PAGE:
Likewise, the TIPA provides that the obligations imposed on controllers and processors shall not restrict the ability of controllers or processors to collect, use, or retain data to (§47-18-3208(9)(b) of TIPA):
- conduct internal research to develop, improve, or repair products, services, or technology;
- effectuate a product recall;
- identify and repair technical errors that impair existing or intended functionality; or
- perform internal operations that are reasonably aligned with the expectations of the consumer or reasonably anticipated based on the consumer's existing relationship with the controller or are otherwise compatible with processing data in furtherance of the provision of a product or service specifically requested by a consumer or the performance of a contract to which the consumer is a party.
The TIPA establishes that controllers must limit the collection of personal information to what is adequate, relevant, and reasonably necessary in relation to the purposes for which the data is processed, as disclosed to the consumer (§47-18-3204(a)(1) of TIPA). Controllers must also not process personal information for purposes that are beyond what is reasonably necessary to and compatible with the disclosed purposes for which the personal information is processed, as disclosed to the consumer unless the controller obtains consumer consent (§47-18-3204(a)(2) of TIPA).
Moreover, controllers must establish, implement, and maintain reasonable administrative, technical, and physical data security practices to protect the confidentiality, integrity, and accessibility of personal information. These practices must be appropriate to the volume and nature of the personal information at issue (§47-18-3204(a)(3) of TIPA). Furthermore, controllers must not process personal information in violation of state and federal laws that prohibit unlawful discrimination against consumers, and not discriminate against a consumer for exercising the consumer rights contained in TIPA, including by denying goods or services, or by providing a different level of quality of goods and services to consumers (§47-18-3204(a)(5) of TIPA).
7. Controller and Processor Obligations
Controllers in possession of de-identified data must (§47-18-3207(a) of TIPA).:
- take reasonable measures to ensure that the data cannot be associated with a natural person;
- publicly commit to maintaining and using de-identified data without attempting to reidentify the data; and
- contractually obligate recipients of the de-identified data to comply with this.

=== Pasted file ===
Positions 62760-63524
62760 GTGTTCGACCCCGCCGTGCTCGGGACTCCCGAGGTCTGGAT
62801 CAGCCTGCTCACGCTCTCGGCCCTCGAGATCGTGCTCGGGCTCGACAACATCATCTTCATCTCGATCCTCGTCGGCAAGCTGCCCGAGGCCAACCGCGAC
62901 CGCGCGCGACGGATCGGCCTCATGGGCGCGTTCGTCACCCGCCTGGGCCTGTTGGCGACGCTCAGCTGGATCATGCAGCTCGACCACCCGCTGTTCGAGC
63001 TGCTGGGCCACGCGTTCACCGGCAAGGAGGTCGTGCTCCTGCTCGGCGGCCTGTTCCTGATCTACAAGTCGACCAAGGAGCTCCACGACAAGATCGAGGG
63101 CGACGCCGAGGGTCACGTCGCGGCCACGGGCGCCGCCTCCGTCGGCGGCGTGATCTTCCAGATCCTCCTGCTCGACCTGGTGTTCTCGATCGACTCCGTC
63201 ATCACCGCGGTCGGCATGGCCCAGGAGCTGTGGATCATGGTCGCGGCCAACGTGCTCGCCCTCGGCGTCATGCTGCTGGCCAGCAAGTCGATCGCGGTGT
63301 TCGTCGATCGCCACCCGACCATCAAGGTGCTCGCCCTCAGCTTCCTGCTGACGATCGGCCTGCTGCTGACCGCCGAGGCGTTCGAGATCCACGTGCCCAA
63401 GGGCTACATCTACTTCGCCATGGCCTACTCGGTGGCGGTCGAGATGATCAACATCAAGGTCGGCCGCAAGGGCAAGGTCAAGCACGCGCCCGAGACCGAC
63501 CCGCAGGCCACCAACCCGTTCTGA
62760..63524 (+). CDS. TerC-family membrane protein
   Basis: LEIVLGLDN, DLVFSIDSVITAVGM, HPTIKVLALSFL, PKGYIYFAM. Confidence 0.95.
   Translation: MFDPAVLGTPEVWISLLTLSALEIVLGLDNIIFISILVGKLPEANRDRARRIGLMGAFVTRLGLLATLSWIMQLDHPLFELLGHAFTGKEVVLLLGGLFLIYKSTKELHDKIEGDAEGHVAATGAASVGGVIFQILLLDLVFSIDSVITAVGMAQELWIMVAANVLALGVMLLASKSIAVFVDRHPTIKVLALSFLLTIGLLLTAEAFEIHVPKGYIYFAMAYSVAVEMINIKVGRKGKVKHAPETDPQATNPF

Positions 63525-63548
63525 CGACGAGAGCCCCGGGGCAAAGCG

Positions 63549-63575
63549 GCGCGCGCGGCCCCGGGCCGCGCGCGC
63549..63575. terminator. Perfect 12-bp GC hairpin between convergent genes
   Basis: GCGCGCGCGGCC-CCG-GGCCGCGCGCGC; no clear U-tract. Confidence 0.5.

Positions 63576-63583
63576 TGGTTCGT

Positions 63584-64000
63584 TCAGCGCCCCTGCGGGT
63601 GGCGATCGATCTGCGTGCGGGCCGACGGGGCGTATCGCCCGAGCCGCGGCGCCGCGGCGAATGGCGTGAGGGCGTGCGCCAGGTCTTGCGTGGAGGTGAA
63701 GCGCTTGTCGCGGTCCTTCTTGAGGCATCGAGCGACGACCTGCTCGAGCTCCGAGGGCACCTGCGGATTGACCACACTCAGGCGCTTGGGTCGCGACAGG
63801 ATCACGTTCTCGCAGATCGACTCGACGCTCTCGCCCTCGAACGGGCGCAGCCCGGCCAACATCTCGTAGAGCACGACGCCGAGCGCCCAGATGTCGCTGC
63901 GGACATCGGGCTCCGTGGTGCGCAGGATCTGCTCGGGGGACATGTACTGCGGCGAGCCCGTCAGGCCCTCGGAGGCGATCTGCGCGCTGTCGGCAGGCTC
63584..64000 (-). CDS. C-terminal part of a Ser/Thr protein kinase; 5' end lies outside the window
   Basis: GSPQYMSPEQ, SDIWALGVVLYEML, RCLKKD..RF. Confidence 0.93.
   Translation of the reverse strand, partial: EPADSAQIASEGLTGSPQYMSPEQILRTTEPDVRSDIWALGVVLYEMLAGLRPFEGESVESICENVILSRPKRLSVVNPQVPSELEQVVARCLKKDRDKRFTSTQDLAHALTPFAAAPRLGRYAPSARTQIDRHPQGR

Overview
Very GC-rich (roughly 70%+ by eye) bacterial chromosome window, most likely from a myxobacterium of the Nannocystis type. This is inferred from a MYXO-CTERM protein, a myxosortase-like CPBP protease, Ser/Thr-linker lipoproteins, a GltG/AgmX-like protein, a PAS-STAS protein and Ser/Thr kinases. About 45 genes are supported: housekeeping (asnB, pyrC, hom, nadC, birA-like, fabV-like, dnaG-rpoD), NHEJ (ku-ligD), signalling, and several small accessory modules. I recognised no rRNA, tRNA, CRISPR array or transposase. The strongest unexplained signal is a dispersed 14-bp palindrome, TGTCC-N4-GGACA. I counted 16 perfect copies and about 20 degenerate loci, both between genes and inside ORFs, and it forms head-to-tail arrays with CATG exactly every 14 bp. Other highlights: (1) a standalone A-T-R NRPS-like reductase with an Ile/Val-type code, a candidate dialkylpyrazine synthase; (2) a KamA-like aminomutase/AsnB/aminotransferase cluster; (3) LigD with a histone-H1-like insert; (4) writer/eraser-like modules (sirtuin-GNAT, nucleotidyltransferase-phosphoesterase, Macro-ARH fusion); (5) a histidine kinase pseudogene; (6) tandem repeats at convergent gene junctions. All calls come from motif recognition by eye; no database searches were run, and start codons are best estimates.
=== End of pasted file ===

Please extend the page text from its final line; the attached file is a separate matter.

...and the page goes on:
The TIPA does not specifically address data transfers but defines the 'sale of personal information' as the exchange of personal information for valuable monetary consideration by the controller to a third party. Importantly, the TIPA highlights that the sale of information does not include (§47-18-3201(25)(B)(v) of TIPA):
- the disclosure of personal information to a processor that processes the personal information on behalf of the controller;
- the disclosure of personal information to a third party for purposes of providing a product or service requested by the consumer;
- the disclosure or transfer of personal information to an affiliate of the controller;
- the disclosure of information that the consumer:
- intentionally made available to the general public via a channel of mass media; and
- did not restrict to a specific audience; or
- the disclosure or transfer of personal information to a third party as an asset that is part of a merger, acquisition, bankruptcy, or other transaction in which the third party assumes control of all or part of the controller's assets.
Furthermore, the TIPA stipulates that a controller or processor that discloses personal data to a processor or third-party controller in accordance with the TIPA shall not be deemed to have violated the same if the processor or third-party controller that receives and processes such personal data violates said sections, provided, at the time the disclosing controller or processor disclosed such personal data, the disclosing controller or processor did not have actual knowledge that the receiving processor or third-party controller would violate the TIPA. In addition, a third-party controller or processor receiving personal data from a controller or processor in compliance with TIPA is likewise not in violation of said sections for the transgressions of the controller or processor from which such third-party controller or processor receives such personal data.
The TIPA does not specifically address data processing records.
Data controllers must conduct and document a data protection assessment (DPA) of each of the following processing activities involving personal information (§47-18-3206(a) of TIPA):
- the processing of personal information for purposes of targeted advertising;
- the sale of personal information;
- the processing of personal information for purposes of profiling, where the profiling presents a reasonably foreseeable risk of:
- unfair or deceptive treatment of, or unlawful disparate impact on, consumers;
- financial, physical, or reputational injury to consumers;
- physical or other intrusions upon the solitude or seclusion, or the private affairs or concerns, of consumers, where the intrusion would be offensive to a reasonable person; or